It is critical for HCPs to develop professional communication skills and a fundamental mindset based on a person-centred approach before introducing specific techniques and tools25. Some of the constraining and facilitating factors experienced by participants during clinical encounter communications include26:

  • Power imbalance vs partnership in decision making in the patient-provider relationship
  • Socioeconomic factors, health literacy, responsibility related to disease and treatment
  • Quality of communication and consistency in providing information

In the UK, a Language Matters Working Group has been set up by NHS England to improve awareness of the impact words may have on the care of people living with diabetes (Table 1)27.

Table 1. NHS recommendations for improving communication with people with diabetes27.

Seek to be more Seek to be less
(e.g., ‘it sounds as though your
diabetes is really hard to manage at the moment’)
(e.g., ‘you’re in denial’)
Empowering and inclusive
(e.g., ‘what
changes do you feel are needed right now?’)
Shaming or blaming
(e.g., ‘it’s being so
overweight that is causing you to have all these
(e.g., ‘I appreciate you coming
to our appointment today’)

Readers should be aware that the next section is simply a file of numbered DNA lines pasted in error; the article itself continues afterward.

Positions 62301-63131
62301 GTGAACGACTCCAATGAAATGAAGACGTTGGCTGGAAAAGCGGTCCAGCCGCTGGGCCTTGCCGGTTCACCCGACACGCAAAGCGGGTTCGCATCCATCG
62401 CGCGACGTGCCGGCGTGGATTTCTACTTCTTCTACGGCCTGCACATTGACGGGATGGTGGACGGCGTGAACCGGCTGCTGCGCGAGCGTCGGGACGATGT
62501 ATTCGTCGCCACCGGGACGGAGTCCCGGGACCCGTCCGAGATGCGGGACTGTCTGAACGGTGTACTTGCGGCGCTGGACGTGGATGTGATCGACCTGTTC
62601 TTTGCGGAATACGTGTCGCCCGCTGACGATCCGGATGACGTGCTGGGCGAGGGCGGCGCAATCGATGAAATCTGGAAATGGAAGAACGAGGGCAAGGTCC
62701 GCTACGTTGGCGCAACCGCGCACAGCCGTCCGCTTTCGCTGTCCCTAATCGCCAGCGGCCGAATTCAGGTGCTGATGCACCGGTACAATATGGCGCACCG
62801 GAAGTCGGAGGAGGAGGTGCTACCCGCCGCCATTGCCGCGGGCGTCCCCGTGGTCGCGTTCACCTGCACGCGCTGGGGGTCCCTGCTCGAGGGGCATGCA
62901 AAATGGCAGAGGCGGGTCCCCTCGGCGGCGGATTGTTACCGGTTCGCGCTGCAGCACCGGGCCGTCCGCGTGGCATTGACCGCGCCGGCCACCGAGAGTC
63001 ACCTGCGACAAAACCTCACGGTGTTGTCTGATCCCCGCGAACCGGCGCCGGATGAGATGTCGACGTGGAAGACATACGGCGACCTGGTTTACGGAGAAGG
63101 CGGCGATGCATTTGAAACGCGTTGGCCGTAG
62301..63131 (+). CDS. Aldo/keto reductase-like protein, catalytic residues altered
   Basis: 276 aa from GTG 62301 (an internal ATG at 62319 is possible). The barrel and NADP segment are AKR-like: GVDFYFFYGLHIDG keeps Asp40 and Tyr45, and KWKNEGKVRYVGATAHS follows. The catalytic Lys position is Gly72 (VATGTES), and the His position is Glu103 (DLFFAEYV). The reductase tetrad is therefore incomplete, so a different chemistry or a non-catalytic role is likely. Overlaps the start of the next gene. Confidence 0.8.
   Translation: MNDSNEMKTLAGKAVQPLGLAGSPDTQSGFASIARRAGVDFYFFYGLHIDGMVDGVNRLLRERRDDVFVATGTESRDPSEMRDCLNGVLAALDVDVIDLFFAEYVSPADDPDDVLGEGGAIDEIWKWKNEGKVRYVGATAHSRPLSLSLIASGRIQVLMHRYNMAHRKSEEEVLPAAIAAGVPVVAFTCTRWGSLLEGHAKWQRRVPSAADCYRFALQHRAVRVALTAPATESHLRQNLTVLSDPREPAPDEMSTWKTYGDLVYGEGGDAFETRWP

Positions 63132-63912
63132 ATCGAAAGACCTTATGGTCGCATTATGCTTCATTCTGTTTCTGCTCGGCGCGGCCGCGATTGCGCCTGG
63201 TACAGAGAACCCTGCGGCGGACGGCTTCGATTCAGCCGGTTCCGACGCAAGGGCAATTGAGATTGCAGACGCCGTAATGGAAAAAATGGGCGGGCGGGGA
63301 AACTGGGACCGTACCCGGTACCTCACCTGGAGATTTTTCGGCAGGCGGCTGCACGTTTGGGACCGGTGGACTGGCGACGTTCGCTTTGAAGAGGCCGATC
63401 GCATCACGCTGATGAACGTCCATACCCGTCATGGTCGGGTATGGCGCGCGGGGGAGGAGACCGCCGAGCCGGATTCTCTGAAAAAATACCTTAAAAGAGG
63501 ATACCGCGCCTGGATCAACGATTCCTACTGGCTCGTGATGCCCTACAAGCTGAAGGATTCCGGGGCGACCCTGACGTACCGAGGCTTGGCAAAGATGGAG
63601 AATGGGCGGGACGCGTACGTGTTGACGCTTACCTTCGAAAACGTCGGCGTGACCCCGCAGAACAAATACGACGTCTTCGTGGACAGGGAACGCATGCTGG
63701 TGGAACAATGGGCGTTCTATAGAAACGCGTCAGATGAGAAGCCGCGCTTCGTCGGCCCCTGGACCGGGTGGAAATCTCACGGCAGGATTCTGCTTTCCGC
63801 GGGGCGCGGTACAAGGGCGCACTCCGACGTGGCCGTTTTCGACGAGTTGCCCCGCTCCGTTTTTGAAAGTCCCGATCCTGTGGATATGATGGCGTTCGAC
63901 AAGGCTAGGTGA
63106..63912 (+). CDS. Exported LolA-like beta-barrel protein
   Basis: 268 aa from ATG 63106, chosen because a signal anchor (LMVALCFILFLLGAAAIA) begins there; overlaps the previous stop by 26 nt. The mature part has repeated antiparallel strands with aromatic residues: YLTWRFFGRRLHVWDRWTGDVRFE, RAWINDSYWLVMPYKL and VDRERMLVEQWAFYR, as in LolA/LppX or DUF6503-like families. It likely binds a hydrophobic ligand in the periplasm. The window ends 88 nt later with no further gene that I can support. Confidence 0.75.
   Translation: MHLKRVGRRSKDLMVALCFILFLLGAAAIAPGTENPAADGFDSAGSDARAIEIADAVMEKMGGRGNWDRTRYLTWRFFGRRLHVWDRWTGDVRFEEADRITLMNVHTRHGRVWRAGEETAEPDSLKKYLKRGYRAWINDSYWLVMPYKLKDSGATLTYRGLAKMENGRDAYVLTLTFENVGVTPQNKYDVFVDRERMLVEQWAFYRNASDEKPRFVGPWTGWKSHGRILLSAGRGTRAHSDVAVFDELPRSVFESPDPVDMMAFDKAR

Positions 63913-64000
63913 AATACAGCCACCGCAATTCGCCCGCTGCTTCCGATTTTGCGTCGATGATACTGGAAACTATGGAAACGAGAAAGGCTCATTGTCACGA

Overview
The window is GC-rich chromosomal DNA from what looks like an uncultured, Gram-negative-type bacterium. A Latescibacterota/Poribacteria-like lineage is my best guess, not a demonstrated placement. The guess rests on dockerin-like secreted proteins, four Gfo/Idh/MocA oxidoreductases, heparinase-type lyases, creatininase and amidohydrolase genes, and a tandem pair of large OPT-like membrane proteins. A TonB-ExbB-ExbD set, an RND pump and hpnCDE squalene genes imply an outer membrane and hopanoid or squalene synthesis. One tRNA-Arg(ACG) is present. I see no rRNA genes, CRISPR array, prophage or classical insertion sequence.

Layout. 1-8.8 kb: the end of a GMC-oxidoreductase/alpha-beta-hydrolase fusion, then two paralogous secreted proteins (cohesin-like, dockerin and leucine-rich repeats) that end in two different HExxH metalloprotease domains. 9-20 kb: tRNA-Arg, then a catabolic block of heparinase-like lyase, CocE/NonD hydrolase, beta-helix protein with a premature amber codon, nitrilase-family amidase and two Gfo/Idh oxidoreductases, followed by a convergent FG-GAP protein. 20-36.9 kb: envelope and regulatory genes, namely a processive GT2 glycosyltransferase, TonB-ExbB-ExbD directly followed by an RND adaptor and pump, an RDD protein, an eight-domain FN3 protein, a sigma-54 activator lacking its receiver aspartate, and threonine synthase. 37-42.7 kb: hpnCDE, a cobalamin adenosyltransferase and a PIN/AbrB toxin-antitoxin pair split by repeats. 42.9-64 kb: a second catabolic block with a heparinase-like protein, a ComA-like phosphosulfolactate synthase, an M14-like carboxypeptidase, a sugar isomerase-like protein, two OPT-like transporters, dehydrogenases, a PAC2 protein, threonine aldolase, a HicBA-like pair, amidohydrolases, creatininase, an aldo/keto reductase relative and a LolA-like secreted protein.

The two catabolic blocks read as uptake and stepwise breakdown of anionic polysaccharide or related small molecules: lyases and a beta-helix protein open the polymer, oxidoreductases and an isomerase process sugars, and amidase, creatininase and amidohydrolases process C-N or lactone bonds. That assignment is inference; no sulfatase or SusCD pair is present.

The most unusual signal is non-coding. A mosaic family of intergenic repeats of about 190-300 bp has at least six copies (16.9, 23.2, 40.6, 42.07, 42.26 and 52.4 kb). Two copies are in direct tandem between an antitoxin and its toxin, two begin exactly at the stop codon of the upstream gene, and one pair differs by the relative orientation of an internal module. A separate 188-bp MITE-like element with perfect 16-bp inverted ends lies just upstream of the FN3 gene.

(e.g., ‘you must take your
medications properly in future’)
Trust building
(e.g., ‘I will definitely
discuss your situation with xx and let you know
what they say’)
(e.g., ‘before you come to
see me, I want you to take 4 blood tests a day for
3 days, so I can check what’s going wrong’)
Person centred
(e.g., ‘what thoughts
have you had yourself about your recent glucose
(e.g., ‘you aren’t meant to
take your insulin like that’)
(e.g., ‘I can see the effort
you’re putting in, keep up the great work!’)
(e.g., about someone,
‘I don’t think they’d get much from a diabetes
education class’)
(e.g., ‘yes, your HbA1c this time is
higher than recommended’)
(e.g., ‘people from xx
background often dislike the idea of injections’)
(e.g., ‘diabetes brings lots of
ups and downs, but it is manageable and there
are lots of ways you can deal with it’)
(e.g., ‘I think you’d cope